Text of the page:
Christmas family gatherings: for many, this sums up a happy time of family, love and togetherness.
For others, though, it can be a stressful, unhappy time and with the Covid-19 pandemic still a concern, some may be choosing to use fear of infection as an excuse to avoid the mandatory Christmas get-together.
But how to tell your family? If you already have a strained relationship, admitting that you're not joining in this year could be difficult, or risk further conflict.
We asked Enzo Sinisi, a Cape Town based Psychologist and Psychoanalyst, for advice for those who have decided not to attend family gatherings this year.
Whether you're worried about Covid-19 or you just don't want to see your family, he has some advise and support to guide you in this sensitive conversation.
"If you are planning to cancel Christmas, use telling people as an opportunity to practice assertiveness, tactful honesty and relationship preservation," Sinisi says.
"The idea here is to be honest in a way that also builds your relationships. Be clear about your decision and reasons while stressing the value and importance of being together," he adds.
He suggests using a phrase like this to make yourself understood: " I love you and would love nothing more than to spend Christmas together. It’s because of this reason, and my wish for us to have many more such opportunities, that this year I don’t want to meet in person for Christmas."
Willing to connect
Mention how you are willing to connect, for example try saying "Before we have our special lunch at home we can pray together, or share the entire lunch connected via Zoom, or meet on Zoom in the evening for a family game?"
Sinisi suggests that you consider discussing setting time aside to plan to make next Christmas extra special.
An honest but loving approach is usually best, he says.
"Both because it allows you to declare who you are in an open and confident way and because it protects you from getting in a tangle around not getting caught out or landing in commitments you don’t want to keep."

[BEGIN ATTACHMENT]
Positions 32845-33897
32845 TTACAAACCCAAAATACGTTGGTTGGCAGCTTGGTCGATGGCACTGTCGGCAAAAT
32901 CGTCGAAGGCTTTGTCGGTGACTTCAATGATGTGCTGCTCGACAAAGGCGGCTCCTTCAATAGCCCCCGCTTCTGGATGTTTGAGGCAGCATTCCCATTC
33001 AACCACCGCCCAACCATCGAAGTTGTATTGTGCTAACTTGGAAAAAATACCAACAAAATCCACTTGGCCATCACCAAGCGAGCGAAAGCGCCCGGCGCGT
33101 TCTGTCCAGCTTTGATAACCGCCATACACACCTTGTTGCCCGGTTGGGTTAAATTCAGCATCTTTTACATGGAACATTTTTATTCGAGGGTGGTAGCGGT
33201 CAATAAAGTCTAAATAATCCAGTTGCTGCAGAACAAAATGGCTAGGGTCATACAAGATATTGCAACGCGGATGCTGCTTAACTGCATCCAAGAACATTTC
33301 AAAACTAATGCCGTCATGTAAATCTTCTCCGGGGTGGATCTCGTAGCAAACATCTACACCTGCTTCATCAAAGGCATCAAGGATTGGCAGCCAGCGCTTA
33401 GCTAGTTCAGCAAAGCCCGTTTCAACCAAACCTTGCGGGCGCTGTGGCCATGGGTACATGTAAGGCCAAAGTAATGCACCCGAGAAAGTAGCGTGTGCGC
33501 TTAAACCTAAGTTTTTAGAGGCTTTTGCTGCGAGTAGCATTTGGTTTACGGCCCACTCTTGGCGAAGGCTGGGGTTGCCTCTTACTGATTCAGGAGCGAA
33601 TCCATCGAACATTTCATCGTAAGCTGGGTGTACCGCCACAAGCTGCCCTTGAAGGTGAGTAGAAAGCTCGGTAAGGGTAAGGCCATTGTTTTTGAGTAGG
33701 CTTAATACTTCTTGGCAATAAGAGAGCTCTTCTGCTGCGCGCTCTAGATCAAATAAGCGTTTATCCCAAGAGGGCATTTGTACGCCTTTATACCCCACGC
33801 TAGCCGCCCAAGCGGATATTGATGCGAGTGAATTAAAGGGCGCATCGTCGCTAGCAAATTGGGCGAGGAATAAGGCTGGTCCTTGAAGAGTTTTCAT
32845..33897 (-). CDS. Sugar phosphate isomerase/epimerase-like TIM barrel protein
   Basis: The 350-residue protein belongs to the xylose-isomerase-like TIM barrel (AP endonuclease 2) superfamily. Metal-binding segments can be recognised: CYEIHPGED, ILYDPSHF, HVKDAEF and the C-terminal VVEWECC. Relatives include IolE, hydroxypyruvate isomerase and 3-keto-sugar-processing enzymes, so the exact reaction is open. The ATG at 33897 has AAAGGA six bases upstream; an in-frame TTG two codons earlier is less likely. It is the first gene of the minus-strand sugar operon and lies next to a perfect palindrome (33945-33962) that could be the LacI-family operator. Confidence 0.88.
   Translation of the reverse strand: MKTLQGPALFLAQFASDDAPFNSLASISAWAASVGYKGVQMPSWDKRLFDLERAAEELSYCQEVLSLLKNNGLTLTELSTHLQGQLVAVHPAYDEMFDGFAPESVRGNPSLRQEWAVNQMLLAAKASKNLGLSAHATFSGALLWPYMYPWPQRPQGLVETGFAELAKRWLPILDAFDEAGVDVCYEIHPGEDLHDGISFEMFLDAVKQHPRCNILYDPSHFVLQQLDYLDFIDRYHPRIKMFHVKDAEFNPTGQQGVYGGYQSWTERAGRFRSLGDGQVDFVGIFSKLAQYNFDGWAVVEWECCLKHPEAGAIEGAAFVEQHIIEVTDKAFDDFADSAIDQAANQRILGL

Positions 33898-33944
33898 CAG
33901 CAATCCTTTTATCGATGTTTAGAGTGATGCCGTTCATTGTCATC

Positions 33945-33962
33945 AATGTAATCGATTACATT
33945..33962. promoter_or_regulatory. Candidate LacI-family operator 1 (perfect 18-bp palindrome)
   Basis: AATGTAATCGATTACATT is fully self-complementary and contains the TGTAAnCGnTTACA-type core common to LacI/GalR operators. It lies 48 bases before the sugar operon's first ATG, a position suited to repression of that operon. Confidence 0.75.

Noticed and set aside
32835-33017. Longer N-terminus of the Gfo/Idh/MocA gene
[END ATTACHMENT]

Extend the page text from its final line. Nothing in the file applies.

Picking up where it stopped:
He adds that humour can help navigate challenging conversations: " At least you won't need to feed me!" or " We are introverts, think of this as a blessing".
But cancelling Christmas is no small matter, he warns, so expect people to be upset.
Sinisi tells Parent24 that interestingly, he had thought that introverted clients would do better during this time, but this isn’t necessarily proving to be so.
"Based on observations from my practice, some introverts struggle more," he reveals.
"Sure, they did well in the beginning. The struggle grew from their turning increasingly inwards while lacking the drive that pulls more extroverted people back out of the cave. Although introverts don’t especially love socialising, they are still social animals with social needs," he says.
Introverts risk feeling low, demoralised and isolated when they are not part of something, and, unfortunately, introverted people sometimes fail to see the connection between their mood and the degree to which they are socially involved.
"This can leave some less inclined to set up a social world in the absence of structures (like the workplace) which provide this automatically," he says.
So perhaps spending a bit of (safely physically distanced) time with the fam isn't the worst idea?
Share your stories and questions with us via email at firstname.lastname@example.org. Anonymous contributions are welcome.
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